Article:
- Published on 21 October 2012
Several new simulations performed on polymers outline their scaling-up behaviour at extreme limits where it depends on their density and length.
Scientists use simulations to test the limits of their object of study—in this case thin films of polymers—to extremes of scale. In a study just published in EPJ E, Nava Schulmann, a researcher at Strasbourg University, France, and colleagues use a well-known model capable of providing information on heat and mechanical energy exchange between these polymer chains. They found that polymer blends confined to ultrathin two-dimensional films displayed enhanced compatibility. This was made possible by simulations using a fairly standard model, which is simple enough to allow the efficient computation of dense large-chain systems.
The authors focused on making simulations of self-avoiding and highly flexible polymer chains without chain intersections. To do so, they varied the level of polymer density, as well as their chain length, while using numerical methods to arrive at a universal view of polymer behaviour.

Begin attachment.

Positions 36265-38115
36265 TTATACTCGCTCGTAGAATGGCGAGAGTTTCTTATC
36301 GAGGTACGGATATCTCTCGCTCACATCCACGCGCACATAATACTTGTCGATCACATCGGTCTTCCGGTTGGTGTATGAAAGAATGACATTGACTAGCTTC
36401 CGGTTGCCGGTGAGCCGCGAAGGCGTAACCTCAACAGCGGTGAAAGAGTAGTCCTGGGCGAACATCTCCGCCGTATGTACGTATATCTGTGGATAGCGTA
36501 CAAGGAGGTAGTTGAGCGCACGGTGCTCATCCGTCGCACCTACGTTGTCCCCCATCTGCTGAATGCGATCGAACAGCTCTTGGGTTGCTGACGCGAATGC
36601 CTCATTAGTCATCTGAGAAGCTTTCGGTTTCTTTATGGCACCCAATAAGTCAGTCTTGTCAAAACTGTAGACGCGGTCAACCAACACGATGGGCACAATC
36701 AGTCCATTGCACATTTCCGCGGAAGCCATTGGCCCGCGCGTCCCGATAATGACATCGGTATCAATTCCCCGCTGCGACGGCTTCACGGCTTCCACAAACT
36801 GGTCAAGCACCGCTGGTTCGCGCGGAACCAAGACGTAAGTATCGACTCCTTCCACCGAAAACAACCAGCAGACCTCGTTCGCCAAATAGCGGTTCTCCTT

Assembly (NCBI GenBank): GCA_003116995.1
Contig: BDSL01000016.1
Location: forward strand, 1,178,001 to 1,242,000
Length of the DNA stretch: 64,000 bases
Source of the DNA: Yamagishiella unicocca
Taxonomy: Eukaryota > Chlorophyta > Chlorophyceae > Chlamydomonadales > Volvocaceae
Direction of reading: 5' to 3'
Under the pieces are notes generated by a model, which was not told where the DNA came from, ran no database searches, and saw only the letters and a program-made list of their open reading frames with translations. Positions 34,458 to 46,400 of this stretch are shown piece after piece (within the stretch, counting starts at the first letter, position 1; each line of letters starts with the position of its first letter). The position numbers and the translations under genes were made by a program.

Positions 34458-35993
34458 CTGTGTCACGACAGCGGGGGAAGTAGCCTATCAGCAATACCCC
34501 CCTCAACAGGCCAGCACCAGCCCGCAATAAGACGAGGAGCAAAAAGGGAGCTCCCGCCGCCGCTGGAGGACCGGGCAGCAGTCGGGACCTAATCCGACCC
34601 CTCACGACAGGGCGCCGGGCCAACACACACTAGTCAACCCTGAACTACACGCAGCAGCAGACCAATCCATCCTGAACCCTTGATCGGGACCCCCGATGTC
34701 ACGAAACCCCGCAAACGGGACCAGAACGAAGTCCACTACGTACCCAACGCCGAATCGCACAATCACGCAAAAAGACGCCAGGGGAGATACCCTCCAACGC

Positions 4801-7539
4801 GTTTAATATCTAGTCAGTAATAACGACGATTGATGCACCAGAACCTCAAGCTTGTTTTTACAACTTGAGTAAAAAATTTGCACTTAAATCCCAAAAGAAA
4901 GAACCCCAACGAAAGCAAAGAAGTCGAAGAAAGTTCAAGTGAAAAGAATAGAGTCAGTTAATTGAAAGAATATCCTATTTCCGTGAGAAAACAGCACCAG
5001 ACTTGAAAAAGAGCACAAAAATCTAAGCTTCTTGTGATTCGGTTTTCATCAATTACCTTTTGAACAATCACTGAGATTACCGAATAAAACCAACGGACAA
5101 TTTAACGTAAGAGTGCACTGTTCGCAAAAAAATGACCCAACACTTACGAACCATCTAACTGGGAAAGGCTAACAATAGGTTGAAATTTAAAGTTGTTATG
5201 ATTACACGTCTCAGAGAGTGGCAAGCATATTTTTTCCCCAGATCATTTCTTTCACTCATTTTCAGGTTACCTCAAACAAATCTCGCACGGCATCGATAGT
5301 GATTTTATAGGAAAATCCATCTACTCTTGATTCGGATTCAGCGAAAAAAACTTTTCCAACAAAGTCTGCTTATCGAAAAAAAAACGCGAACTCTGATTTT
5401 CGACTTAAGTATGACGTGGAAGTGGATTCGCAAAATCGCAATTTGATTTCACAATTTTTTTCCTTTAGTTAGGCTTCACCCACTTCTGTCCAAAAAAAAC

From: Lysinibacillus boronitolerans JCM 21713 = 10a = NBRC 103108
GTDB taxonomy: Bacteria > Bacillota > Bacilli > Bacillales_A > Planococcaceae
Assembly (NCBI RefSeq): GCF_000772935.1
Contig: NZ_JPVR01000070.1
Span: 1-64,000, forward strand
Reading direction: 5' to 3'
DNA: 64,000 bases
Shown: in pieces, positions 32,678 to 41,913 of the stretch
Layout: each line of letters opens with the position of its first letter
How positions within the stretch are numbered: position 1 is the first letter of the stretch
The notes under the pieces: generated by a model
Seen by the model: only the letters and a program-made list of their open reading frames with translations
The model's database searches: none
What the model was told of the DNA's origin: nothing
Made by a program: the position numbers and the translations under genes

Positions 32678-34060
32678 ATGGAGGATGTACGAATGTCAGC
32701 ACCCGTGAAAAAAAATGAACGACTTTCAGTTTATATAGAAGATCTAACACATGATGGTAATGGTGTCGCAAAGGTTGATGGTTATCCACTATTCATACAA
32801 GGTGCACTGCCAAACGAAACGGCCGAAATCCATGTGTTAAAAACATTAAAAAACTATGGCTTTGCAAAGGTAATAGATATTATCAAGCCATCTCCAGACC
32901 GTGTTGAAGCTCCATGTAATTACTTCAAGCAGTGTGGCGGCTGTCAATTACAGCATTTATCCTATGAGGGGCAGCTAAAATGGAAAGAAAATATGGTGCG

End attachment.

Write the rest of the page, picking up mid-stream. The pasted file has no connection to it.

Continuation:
Thanks to molecular dynamics and so-called Monte Carlo simulations, they confirmed that such polymers adopt a scaling behaviour following a power law as a function of density and chain length. This scaling behaviour applies, for example, to polymer pressure and, hence, polymer compressibility. French Nobel laureate Pierre-Giles de Gennes predicted this property in his so-called blob picture approach. Accordingly, a polymer chain is akin to a succession of blobs, like beads in a necklace.
Schulmann and colleagues focused on a regime relevant for applications, referred to as a semi-dilute regime. There, scaling occurs more universally as long as the initial blob size is well defined. Understanding the limit of a system of long chains can currently only be realised in simulations of simplified models. However, the authors hope their findings will facilitate the work of polymer experimentalists.
Strictly two-dimensional self-avoiding walks: Thermodynamic properties revisited. N. Schulmann et al., Eur. Phys. J. E (2012) 35: 93, DOI 10.1140/epje/i2012-12093-x